The big man walked up to Savannah Porter and said, “Let me guess, you are the person who owns this scooter.”
“I guess people tailor their scooters,” said Porter, 23, whose pink and green strands in her shoulder-length blonde hair match well with her new meerschaum green scooter and custom multicolored seat.
To prove his point, Porter pointed to a pink scooter with a pink leopard-print seat. Its owner, she said, was the petite woman in a skirt and heels, holding a parasol.
As she spoke, a two-wheeled cycle passed, its two-stroke engine producing the distinctive putt-putt sound that has been heard for half a century in Italian squares. (Vespa means “wasp” in Italian). It’s also become more common in this country’s urban landscape, as evidenced by the 500 scooter enthusiasts from across the country who converged on New Orleans for the weekend.
Organized by the Vespa Club of America with support from the New Orleans Scooter Cooperative, AmeriVespa 2011 is more of a rally than a conference. So, rather than watching PowerPoint presentations and panel discussions, delegates and their buzzing scooters will spend more time visiting the city and enjoying its culture.
Enthusiasts have joined a club with a stylish history. They follow in the footsteps of movie stars, including Audrey Hepburn and Gregory Peck in “Roman Holiday”. Gwyneth Paltrow, Sarah Jessica Parker, Charlie Chaplin and even Louis Armstrong are said to be other well-known and actual Vespa owners.
Spanish surrealist artist Salvador Dali created what is believed to be the world’s most valuable Vespa with his signature and other artistic additions; his bike is now part of the collection of an Italian museum created for the manufacturer of Vespa, Piaggio.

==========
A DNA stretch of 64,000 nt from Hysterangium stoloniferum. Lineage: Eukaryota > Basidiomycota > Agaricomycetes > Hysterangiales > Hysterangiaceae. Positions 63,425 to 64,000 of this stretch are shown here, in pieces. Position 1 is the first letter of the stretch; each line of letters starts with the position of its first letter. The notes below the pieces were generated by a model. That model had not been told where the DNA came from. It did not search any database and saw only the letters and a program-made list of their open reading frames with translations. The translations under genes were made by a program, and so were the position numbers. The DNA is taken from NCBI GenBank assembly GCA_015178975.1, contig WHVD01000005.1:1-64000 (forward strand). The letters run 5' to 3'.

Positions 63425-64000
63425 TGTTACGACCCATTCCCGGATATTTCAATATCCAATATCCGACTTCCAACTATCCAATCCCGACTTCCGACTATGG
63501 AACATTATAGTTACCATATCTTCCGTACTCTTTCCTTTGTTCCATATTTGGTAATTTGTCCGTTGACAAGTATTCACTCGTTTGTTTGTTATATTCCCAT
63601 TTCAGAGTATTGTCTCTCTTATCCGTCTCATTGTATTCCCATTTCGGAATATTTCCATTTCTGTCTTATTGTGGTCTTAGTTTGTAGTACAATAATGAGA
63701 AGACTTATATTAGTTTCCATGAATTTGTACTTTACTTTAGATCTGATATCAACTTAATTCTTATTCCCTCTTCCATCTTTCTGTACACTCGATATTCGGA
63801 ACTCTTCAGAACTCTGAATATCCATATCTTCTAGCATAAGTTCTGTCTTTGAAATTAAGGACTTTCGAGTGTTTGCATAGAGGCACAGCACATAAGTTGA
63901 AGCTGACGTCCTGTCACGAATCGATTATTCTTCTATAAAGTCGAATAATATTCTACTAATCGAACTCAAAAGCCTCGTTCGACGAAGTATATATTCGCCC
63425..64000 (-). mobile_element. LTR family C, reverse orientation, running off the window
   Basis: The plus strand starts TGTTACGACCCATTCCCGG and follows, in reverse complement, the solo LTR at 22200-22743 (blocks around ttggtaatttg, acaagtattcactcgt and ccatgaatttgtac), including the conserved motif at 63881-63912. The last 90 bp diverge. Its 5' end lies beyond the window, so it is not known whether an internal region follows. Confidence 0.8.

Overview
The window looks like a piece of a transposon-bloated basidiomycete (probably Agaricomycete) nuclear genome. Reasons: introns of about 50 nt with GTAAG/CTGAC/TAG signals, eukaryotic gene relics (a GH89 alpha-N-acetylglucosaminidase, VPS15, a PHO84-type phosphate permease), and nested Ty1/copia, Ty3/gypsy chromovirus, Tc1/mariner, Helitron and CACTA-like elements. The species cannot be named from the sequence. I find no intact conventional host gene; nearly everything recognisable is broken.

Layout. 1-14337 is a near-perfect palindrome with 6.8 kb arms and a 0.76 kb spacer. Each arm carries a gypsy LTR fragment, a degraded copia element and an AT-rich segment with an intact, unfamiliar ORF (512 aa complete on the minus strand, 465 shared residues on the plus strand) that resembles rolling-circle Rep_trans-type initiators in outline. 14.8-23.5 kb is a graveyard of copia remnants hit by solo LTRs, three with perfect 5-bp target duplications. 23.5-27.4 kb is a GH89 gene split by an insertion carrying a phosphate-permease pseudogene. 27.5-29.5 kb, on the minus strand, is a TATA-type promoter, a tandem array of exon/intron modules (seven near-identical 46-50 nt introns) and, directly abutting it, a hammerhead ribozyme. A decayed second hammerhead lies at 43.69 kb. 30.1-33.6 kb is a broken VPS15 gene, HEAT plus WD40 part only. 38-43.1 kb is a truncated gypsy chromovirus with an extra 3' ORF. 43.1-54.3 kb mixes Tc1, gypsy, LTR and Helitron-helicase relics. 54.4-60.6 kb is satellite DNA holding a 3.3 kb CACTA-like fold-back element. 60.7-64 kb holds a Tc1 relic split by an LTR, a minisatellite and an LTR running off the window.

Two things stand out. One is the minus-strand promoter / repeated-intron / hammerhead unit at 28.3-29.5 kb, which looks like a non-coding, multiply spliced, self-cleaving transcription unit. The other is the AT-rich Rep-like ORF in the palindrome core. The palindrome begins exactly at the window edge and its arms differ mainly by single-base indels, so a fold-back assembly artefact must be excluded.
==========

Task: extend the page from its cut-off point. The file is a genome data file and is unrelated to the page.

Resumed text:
Porter, who paid $ 3,200 last month for his real scooter, a Buddy model, compared his ratings on Friday with two other AmeriVespa newcomers, Laura McCalla and Jared Fuller.
The couple, both 25, recently purchased their second-hand Sunset Buddy for $ 1,700. For this weekend, they towed him from Amarillo, Texas.
Most AmeriVespa scooters arrived in town in trailers, although some were hung from trailer hooks or tied to pickup beds. A few groups, from the East Coast and California, drove the bikes to the conference en masse and others went solo, including a woman whose bike caught fire outside of Harper, TX, l ‘forcing her to abandon her journey, even though she was not injured and was not injured. in New Orleans anyway.
Porter said that during her month on the scooter, she found that the typical New Orleans street chatter increased for scooters. “People talk to you a lot,” she said.
And although she lives on Broadmoor, she’s learned to avoid Broadway at all costs – too bumpy – and keep an extra headset under her seat for friends who want to take a ride. “It’s really good with gasoline,” Porter said, noting that she can pay $ 4 to refuel and that it can take anywhere from a day to two weeks.
The life of her tank depends on her mileage and whether or not she has a passenger, she said. “Which I usually do; all my friends want walks.”
Fuller and McCalla said their scooter can comfortably ride at around 60 mph.
Tom Hunter, 55, a member of the Milwaukee Scooter Rats Club, said he avoided freeways, preferring the speeds of city streets. Once, on his 1966 red Vespa, “I hit 72 going downhill, saw God and slowed down,” he said.
And although Hunter’s club members put their bikes away for much of the winter, Lawrence Murphy said he’s been riding in temperatures as cold as 19 degrees on his matte black Vespa, which has a rubber rat. on its floor and a cast iron rat mounted on the front, as a figurehead of sorts.
Pam Mackey, 58, the woman holding the umbrella, brought her real pink scooter, a model Stella, in a trailer from Memphis, Tenn., Alongside a Cushman Eagle scooter owned by her husband, Ted Mackey, 70 .
The two are common in downtown Memphis with Momo, their Chihuahua, sitting in Pam’s basket with rose-colored glasses and a small pink helmet.
All “scooters” try to give their rides their own personality, said Pam Mackey.
“Mine is a fast pink bike with a lot of bling,” she said.
Katy Reckdahl can be contacted at [email protected] or 504.826.3396.